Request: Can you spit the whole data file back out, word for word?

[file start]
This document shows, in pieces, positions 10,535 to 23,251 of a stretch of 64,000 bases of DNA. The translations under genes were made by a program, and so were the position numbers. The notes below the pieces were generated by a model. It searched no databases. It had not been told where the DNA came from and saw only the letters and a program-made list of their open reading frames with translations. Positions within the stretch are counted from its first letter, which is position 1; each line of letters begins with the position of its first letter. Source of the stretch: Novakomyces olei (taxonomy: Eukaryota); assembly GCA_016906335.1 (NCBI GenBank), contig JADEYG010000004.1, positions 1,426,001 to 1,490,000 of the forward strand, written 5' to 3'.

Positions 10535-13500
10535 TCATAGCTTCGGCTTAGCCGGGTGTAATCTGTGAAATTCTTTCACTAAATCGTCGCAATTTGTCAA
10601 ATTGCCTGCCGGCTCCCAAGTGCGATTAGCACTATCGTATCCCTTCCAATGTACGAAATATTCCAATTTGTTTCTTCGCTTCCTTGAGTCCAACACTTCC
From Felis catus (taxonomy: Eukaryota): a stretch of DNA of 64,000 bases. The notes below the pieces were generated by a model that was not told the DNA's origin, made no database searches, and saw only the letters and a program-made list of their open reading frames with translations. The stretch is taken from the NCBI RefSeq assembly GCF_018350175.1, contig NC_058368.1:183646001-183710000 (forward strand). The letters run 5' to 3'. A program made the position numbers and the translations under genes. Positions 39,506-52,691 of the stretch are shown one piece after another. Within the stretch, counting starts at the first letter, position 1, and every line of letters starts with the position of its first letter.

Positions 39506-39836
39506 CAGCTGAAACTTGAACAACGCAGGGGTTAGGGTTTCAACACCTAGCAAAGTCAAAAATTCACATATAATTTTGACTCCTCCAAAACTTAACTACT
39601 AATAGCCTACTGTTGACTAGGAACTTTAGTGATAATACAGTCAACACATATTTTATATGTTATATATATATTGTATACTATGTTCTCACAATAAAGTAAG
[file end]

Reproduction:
This document shows, in pieces, positions 10,535 to 23,251 of a stretch of 64,000 bases of DNA. The translations under genes were made by a program, and so were the position numbers. The notes below the pieces were generated by a model. It searched no databases. It had not been told where the DNA came from and saw only the letters and a program-made list of their open reading frames with translations. Positions within the stretch are counted from its first letter, which is position 1; each line of letters begins with the position of its first letter. Source of the stretch: Novakomyces olei (taxonomy: Eukaryota); assembly GCA_016906335.1 (NCBI GenBank), contig JADEYG010000004.1, positions 1,426,001 to 1,490,000 of the forward strand, written 5' to 3'.

Positions 10535-13500
10535 TCATAGCTTCGGCTTAGCCGGGTGTAATCTGTGAAATTCTTTCACTAAATCGTCGCAATTTGTCAA
10601 ATTGCCTGCCGGCTCCCAAGTGCGATTAGCACTATCGTATCCCTTCCAATGTACGAAATATTCCAATTTGTTTCTTCGCTTCCTTGAGTCCAACACTTCC
From Felis catus (taxonomy: Eukaryota): a stretch of DNA of 64,000 bases. The notes below the pieces were generated by a model that was not told the DNA's origin, made no database searches, and saw only the letters and a program-made list of their open reading frames with translations. The stretch is taken from the NCBI RefSeq assembly GCF_018350175.1, contig NC_058368.1:183646001-183710000 (forward strand). The letters run 5' to 3'. A program made the position numbers and the translations under genes. Positions 39,506-52,691 of the stretch are shown one piece after another. Within the stretch, counting starts at the first letter, position 1, and every line of letters starts with the position of its first letter.

Positions 39506-39836
39506 CAGCTGAAACTTGAACAACGCAGGGGTTAGGGTTTCAACACCTAGCAAAGTCAAAAATTCACATATAATTTTGACTCCTCCAAAACTTAACTACT
39601 AATAGCCTACTGTTGACTAGGAACTTTAGTGATAATACAGTCAACACATATTTTATATGTTATATATATATTGTATACTATGTTCTCACAATAAAGTAAG